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Thread: silverfast scanning

  1. #1

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    silverfast scanning

    I know this subject has been discussed many times, but I am an old guy trying to learn with this new technology. I am useing an epson 4990 with silverfast AI 6.4 then on to photoshop. I am scanning tri x 4x5 with settings in silverfast as follows:
    scan type 48 bit color, output size 16 x 12.7. If I set the dpi which I assume is the same as ppi at 300 I get a file size of 104.75 mbytes, at 600 dpi file size is 419.02 mbytes, at 1200 file size is 1676 mbytes. I have tried the 1200 setting and the computer told me I didn't have enough RAM. I have 2 gig of ram. I have read on previous threads of scanning at 2400 ppi. Totally confused. Any help would be appreciated.

    Walterb

  2. #2

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    Re: silverfast scanning

    It's all an issue of scaling. Silverfast conveniently does the math for you so you don't have to worry about it. If your final output size is 16x12.7 you'll want to choose a dpi that you would like to print at. 300 is generally considered to be the sweet spot, but in my experience anywhere from 180 to 360 is fine depending on the application and printer. Anything beyond that is overkill and a waste of your time and computer's resources.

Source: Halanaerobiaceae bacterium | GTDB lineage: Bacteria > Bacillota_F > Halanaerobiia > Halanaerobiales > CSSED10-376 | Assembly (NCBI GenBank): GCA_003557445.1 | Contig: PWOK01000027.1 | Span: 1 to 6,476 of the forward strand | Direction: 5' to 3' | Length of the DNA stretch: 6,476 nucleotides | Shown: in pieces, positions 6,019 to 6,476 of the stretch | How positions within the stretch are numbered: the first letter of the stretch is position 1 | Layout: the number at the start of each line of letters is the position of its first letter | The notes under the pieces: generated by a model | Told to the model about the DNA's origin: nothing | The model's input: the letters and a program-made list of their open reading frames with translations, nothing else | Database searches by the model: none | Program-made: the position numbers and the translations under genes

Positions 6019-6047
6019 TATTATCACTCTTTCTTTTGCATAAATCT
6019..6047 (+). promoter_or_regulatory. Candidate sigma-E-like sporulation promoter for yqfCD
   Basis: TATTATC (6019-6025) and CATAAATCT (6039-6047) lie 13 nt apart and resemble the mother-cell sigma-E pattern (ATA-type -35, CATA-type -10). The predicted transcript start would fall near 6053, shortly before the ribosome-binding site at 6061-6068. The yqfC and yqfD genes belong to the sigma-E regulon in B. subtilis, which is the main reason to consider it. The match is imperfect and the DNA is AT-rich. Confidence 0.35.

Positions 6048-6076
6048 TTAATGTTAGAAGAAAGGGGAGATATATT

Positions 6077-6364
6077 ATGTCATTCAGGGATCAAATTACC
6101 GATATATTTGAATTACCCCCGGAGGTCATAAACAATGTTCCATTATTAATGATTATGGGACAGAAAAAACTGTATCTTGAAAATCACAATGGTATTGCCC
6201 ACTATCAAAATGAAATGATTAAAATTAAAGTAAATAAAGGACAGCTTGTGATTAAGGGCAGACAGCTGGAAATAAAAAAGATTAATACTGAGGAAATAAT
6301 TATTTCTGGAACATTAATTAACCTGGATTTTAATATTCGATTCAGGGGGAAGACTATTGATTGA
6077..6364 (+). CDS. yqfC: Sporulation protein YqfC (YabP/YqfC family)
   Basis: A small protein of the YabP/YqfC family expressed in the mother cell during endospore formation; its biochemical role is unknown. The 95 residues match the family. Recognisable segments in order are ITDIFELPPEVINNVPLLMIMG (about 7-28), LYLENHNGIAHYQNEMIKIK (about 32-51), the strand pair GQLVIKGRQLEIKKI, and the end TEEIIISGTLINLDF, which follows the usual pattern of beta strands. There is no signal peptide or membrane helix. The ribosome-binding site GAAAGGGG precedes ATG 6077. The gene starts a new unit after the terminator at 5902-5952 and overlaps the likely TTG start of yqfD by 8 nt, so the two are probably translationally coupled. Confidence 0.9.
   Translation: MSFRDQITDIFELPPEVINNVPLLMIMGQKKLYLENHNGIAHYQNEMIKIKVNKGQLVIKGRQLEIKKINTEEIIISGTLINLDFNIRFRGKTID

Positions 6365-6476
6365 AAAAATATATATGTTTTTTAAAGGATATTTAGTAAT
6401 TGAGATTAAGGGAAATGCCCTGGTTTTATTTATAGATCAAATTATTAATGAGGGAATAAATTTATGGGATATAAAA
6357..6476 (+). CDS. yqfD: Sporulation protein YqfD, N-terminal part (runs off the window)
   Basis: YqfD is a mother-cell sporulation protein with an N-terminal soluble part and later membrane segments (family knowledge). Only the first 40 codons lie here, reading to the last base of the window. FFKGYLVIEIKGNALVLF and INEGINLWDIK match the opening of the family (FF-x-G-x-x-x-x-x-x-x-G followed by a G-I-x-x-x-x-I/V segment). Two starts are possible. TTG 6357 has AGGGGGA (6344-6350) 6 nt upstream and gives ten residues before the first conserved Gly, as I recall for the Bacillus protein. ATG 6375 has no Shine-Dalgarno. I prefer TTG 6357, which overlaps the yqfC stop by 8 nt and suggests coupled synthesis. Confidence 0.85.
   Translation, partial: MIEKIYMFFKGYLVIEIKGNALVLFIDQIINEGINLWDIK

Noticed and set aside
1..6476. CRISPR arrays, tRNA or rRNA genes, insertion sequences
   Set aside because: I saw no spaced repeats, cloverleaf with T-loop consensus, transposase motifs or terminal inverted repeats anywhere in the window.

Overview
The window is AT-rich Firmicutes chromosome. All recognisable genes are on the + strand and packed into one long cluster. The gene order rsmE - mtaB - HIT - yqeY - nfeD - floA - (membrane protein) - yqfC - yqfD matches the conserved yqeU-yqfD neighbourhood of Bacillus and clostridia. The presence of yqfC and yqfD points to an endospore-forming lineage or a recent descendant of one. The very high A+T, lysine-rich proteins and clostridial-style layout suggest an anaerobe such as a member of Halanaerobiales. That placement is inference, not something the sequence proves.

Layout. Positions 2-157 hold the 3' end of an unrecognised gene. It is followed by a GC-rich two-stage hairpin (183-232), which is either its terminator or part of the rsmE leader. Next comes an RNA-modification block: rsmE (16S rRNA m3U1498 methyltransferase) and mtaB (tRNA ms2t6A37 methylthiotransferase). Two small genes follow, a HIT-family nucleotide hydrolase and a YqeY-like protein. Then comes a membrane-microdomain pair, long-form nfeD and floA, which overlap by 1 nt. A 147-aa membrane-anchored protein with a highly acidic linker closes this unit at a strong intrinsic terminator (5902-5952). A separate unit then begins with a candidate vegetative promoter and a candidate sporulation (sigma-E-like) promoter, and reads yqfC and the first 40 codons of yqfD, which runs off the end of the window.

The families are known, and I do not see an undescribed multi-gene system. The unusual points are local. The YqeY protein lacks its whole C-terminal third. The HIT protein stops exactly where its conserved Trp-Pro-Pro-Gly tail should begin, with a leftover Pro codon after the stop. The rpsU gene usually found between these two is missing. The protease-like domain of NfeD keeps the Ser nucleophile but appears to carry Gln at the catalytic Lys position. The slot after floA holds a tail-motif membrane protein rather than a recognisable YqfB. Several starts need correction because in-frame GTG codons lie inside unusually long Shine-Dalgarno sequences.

Let's do some quick math. We'll assume nice round numbers here to make it easy. Say you want to scan your 4x5 to make an 8x10 print. We know that 300dpi is our goal. So we could scan this neg in a couple different ways. 1) Tell Silverfast you want an 8x10 (output size) @ 300dpi. You'll get a file that is 2400x3000 pixels (8x300=2400, 10x300=3000). 2) Leave your output size at 100% but set your dpi to 600. You'll get a file that is 2400x3000 pixels (4x600=2400, 5x600=3000). The same as before. Open said file in photoshop and change the Image Size to 8x10 @ 300dpi. The file does not change...it is still 2400x3000 pixels. If you're still confused try looking here for a more in depth explanation.